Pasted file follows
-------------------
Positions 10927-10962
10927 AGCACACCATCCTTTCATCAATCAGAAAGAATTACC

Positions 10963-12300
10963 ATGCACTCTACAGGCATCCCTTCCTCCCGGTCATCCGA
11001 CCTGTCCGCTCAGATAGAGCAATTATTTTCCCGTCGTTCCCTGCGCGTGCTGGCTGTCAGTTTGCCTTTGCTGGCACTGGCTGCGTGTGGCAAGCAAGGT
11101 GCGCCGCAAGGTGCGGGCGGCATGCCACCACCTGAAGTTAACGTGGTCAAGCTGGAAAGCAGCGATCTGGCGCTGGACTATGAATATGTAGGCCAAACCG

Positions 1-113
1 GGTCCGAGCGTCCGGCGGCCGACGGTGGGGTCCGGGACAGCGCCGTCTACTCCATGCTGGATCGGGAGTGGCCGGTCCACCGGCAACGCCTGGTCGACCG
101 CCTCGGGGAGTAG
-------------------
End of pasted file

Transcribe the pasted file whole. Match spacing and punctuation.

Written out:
Positions 10927-10962
10927 AGCACACCATCCTTTCATCAATCAGAAAGAATTACC

Positions 10963-12300
10963 ATGCACTCTACAGGCATCCCTTCCTCCCGGTCATCCGA
11001 CCTGTCCGCTCAGATAGAGCAATTATTTTCCCGTCGTTCCCTGCGCGTGCTGGCTGTCAGTTTGCCTTTGCTGGCACTGGCTGCGTGTGGCAAGCAAGGT
11101 GCGCCGCAAGGTGCGGGCGGCATGCCACCACCTGAAGTTAACGTGGTCAAGCTGGAAAGCAGCGATCTGGCGCTGGACTATGAATATGTAGGCCAAACCG

Positions 1-113
1 GGTCCGAGCGTCCGGCGGCCGACGGTGGGGTCCGGGACAGCGCCGTCTACTCCATGCTGGATCGGGAGTGGCCGGTCCACCGGCAACGCCTGGTCGACCG
101 CCTCGGGGAGTAG